Bird strike fears big enough to warrant serious FAA oversight

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As news breaks that Airbus has been granted a French patent for onboard acoustic bird scaring technology, we’re reminded again about the big safety and financial impact of bird strike damage to commercial aircraft, and why the FAA tightened up its policy concerning bird strike testing of antenna radomes atop fuselages.

Airbus’ invention, aptly called, ‘A Method and Device for Scaring Birds Acoustically, Particularly for an Aircraft‘, would emit an acoustic sequence comprising the repetition of a combination of at least three categories of different synthetic signals – alert noises from birds of prey, interspecies distress signals, and flight signals from various species.

If deployed, this device would serve as another line of defense in protecting aircraft, and their precious cargo – passengers and crew – against bird strikes.

FAA 10As mentioned, however, regulators are also doing their part because of the significant safety implications of certain types of bird strikes. Click on the graphic to see examples of recent, notable bird strikes. Last month, birds hit three separate aircraft in a four-hour period at New York LaGuardia.

Because of the dangers posed by bird strikes, the FAA in 2012 heightened its scrutiny of bird strike testing of large antenna radomes, which house Ku- and Ka-band antennas that bring us inflight connectivity and live television. The decision effectively delayed numerous connectivity/live TV equipage programs, requiring companies to demonstrate that their antenna radomes could take the impact of a bird against certain parameters.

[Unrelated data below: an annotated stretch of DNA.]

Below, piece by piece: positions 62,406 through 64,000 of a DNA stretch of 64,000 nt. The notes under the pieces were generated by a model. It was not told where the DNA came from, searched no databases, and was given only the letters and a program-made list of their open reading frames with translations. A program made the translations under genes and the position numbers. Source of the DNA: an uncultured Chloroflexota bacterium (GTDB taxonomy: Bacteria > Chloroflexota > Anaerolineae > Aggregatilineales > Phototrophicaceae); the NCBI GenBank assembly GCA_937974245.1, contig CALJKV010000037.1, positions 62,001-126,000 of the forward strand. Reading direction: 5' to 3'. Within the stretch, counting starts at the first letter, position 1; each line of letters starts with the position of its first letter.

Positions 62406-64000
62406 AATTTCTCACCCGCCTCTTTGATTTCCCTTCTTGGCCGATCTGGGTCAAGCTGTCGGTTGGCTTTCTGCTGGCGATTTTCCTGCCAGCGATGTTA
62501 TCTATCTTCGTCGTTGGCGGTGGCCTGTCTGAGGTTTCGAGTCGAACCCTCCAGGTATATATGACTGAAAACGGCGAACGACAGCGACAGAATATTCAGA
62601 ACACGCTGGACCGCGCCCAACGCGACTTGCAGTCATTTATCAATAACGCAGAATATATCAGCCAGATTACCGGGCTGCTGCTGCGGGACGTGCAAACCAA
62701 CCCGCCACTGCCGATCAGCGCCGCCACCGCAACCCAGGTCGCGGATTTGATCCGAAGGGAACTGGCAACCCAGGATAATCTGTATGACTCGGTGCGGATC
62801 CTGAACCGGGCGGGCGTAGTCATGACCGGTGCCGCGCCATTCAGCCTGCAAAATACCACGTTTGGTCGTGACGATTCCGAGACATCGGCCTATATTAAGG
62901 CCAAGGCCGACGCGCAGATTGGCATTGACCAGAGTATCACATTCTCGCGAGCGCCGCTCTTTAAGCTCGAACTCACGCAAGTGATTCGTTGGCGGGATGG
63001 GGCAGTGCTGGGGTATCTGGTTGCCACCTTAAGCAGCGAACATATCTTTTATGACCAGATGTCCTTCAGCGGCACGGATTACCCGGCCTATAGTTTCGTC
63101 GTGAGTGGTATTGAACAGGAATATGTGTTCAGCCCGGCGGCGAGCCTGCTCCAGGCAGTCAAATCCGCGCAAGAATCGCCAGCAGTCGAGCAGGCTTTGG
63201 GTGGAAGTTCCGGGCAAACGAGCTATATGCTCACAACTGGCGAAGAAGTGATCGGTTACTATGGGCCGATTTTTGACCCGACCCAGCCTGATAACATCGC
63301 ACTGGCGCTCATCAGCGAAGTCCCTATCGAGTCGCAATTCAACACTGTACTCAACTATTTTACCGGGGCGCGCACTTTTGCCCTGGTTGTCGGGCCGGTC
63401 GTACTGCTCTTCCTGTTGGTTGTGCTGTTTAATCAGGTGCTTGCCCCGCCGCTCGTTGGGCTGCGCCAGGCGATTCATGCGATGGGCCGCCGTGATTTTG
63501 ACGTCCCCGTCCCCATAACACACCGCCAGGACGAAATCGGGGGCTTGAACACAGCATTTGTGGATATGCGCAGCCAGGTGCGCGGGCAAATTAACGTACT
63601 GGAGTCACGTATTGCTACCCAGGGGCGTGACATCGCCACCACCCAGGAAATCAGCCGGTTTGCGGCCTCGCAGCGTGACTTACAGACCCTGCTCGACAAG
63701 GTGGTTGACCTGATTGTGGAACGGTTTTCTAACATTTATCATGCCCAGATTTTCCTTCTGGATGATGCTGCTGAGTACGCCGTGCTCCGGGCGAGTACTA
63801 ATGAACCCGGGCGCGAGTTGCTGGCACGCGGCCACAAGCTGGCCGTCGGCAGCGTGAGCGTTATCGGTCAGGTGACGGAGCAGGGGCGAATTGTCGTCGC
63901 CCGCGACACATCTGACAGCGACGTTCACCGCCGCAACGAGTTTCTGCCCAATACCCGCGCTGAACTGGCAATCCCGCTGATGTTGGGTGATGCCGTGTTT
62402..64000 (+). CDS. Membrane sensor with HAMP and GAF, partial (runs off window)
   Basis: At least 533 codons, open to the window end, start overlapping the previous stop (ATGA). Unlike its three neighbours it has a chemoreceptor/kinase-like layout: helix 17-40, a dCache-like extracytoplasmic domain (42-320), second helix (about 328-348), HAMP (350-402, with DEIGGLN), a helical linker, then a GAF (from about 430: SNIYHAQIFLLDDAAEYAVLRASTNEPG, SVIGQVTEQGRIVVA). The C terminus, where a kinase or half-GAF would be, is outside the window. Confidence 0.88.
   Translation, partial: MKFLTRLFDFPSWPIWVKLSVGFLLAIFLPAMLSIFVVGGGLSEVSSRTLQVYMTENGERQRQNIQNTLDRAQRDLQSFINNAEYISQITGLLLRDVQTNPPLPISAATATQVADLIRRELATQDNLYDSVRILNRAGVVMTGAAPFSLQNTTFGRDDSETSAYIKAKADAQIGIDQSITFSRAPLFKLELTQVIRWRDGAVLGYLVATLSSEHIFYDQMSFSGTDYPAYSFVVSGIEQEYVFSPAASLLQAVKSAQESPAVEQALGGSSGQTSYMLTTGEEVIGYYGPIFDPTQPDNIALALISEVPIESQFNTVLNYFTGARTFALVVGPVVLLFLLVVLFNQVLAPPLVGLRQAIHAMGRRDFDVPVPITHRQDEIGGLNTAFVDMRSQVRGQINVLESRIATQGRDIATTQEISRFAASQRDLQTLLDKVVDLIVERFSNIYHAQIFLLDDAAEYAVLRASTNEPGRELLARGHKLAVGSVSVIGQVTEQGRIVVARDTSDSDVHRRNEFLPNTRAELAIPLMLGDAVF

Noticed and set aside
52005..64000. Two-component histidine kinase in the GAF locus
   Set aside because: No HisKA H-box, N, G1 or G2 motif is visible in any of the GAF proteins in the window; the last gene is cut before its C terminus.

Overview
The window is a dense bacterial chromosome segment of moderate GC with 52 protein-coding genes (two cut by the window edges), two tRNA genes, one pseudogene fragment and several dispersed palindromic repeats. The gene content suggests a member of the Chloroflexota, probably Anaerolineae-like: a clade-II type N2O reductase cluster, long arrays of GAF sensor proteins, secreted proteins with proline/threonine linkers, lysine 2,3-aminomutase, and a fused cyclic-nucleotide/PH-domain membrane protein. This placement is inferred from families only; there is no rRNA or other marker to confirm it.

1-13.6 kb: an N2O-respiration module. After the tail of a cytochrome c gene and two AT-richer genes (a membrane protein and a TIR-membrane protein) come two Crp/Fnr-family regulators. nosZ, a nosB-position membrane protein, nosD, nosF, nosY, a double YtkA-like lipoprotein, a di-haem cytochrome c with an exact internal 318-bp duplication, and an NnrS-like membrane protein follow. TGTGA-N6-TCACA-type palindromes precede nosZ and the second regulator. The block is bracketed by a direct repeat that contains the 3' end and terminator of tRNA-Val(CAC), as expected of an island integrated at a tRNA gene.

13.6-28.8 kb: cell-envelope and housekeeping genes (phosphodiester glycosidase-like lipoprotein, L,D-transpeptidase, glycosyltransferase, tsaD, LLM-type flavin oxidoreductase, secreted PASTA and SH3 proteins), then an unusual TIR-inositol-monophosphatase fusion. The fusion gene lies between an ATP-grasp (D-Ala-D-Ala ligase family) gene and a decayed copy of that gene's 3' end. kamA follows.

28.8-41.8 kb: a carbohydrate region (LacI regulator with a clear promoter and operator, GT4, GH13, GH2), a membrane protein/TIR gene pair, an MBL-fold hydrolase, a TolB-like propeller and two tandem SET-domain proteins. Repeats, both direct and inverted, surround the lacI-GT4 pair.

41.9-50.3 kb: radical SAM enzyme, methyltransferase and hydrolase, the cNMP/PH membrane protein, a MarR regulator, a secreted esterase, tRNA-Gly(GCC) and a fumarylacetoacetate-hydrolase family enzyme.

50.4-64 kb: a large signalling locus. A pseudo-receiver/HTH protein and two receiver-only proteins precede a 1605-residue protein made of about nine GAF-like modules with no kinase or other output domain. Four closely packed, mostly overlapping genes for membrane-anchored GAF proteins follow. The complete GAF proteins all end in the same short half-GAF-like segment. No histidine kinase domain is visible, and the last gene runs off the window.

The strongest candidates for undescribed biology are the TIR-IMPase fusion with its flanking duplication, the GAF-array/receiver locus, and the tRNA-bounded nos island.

During a private webinar held earlier this year to explain the decision, FAA staffers presented the agency’s consolidated position on bird strike to airline executives and stakeholders in the inflight entertainment and connectivity (IFEC) industry. They reiterated that the agency is maintaining the Sec.25.571 (e) (1) protocol (which we outlined in a previous post). Crucially, during the call, the FAA mentioned it aims to ensure “bird strike avoidance” by seeing that the angle of attack of an airplane in these conditions reaches to the point where the radome is shielded in the spot drilled into the fuselage.

See the Q&A below to understand the FAA’s requirements and reasoning (thereafter you’ll find the accompanying FAA slides, obtained exclusively by RGN).

Q: Has anyone substantiated recently that birds can’t hit a radome at the required speeds?
A: For B747, yes, for radomes behind the “hump.” This might be possible on other airplanes for very low profile (on the order of 2” tall) antennas.

Q: What about placement of the antenna behind other structure – besides the hump – like other antennas?
A: We haven’t received a formal proposal for this situation, but we’ve heard some discussion about installed shields, bird splitters, etc.

Q: What kind of limitations would you put on an airplane to show the radome is shielded to VC?
A: Weight and c.g. limits or changes to design speed. While we have had some discussions on this subject, so far we haven’t seen any formal proposals for this option.